Electronic Nautical Charts (ENC) and Electronic Chart Display and Information Systems (ECDIS)
Ships have long been required to carry nautical charts and nautical publications to plan and display the ship's route for the intended voyage and to plot and monitor positions throughout the voyage.
The advent of electronic charts in the 1990s provided ships with additional information, including real time information which could be displayed on screens on Electronic Chart Display and Information Systems (ECDIS).
IMO adopted performance standards for electronic charts in the 1990s. In 2000, IMO adopted a revised regulation in SOLAS chapter V - Carriage requirements for shipborne navigational systems and equipment to allow an ECDIS to be accepted as meeting the chart carriage requirements of the regulation.
Recognizing the advantages of ECDIS for navigation, in 2009, IMO adopted further amendments to SOLAS regulation V/19, to make mandatory the carriage of ECDIS.
The amendments entered into force on 1 January 2011, making ECDIS mandatory for new ships built after set dates and also phasing-in the requirement for existing ships.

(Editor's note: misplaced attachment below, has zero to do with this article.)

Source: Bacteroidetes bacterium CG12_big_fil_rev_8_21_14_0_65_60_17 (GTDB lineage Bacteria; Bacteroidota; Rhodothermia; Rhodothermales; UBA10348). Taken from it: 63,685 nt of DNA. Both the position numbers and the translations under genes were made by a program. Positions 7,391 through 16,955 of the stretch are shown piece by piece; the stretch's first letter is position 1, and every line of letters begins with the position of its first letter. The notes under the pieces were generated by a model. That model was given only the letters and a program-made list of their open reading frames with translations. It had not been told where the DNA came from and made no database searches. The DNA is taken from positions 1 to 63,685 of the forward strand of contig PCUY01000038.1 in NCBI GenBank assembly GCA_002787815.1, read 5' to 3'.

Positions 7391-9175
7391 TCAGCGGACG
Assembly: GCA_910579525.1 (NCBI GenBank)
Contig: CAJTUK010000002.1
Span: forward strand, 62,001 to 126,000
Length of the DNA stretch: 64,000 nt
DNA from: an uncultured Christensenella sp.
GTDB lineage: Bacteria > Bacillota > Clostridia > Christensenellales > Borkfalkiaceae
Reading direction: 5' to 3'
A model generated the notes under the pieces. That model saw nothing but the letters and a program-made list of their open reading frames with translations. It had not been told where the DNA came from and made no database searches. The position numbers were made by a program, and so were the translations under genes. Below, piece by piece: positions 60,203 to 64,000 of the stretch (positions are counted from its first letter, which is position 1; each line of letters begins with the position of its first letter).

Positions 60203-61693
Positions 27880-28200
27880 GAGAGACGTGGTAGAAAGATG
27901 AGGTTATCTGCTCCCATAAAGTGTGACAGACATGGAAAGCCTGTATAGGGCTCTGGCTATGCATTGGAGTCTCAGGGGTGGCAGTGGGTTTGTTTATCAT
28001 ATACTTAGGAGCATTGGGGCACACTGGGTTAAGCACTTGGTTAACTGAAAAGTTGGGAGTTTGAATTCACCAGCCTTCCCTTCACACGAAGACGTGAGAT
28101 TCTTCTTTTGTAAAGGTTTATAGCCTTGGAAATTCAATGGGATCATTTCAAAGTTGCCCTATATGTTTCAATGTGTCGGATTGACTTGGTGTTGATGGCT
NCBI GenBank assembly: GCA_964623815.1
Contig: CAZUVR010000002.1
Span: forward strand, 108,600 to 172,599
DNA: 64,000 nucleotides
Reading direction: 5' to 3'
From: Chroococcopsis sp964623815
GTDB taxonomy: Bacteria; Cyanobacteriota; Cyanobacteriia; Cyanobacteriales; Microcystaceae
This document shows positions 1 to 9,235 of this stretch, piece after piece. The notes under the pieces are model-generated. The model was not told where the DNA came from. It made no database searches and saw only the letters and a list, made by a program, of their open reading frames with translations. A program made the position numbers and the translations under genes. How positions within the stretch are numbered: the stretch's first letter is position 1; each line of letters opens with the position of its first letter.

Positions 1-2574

ECDIS carriage requirements
The amendment to SOLAS regulation V/19 requires all newly built passenger ships of 500 gross tonnage and upwards, as well as newly built cargo ships, including tankers, of 3,000 gross tonnage and upwards engaged on international voyages to be fitted with ECDIS. For existing ships, phase-in introduction of fitting requirements are being introduced for all ships of certain size engaged on international voyages (See SOLAS regulation V/19.2.10 for details).
ECDIS – Guidance for Good Practice
The undeniable safety benefits of navigating with ECDIS were recognized through Formal Safety Assessments submitted to the Organization and experience gained by the voluntary use of ECDIS for many years.
ECDIS is a complex, safety-relevant, software-based system with multiple options for display and integration. The ongoing safe and effective use of ECDIS involves many stakeholders including seafarers, equipment manufacturers, chart producers, hardware and software maintenance providers, shipowners and operators, and training providers. It is important that all these stakeholders have a clear and common understanding of their roles and responsibilities in relation to ECDIS.
In order to facilitate the clearer understanding of the effective use of ECDIS, the Maritime Safety Committee, at its ninety-fifth session (3 to 12 June 2015), issued MSC.1/Circ.1503 on ECDIS – Guidance for Good Practice.
The HTW Sub-Committee, at its fourth session (30 January to 3 February 2017), endorsed amendment to MSC.1/Circ.1503, in particular, to section E on training. The Maritime Safety Committee, at its ninety-eighth session (7 to 16 June 2017), approved MSC.1/Circ.1503/Rev.1 on ECDIS – Guidance for Good Practice.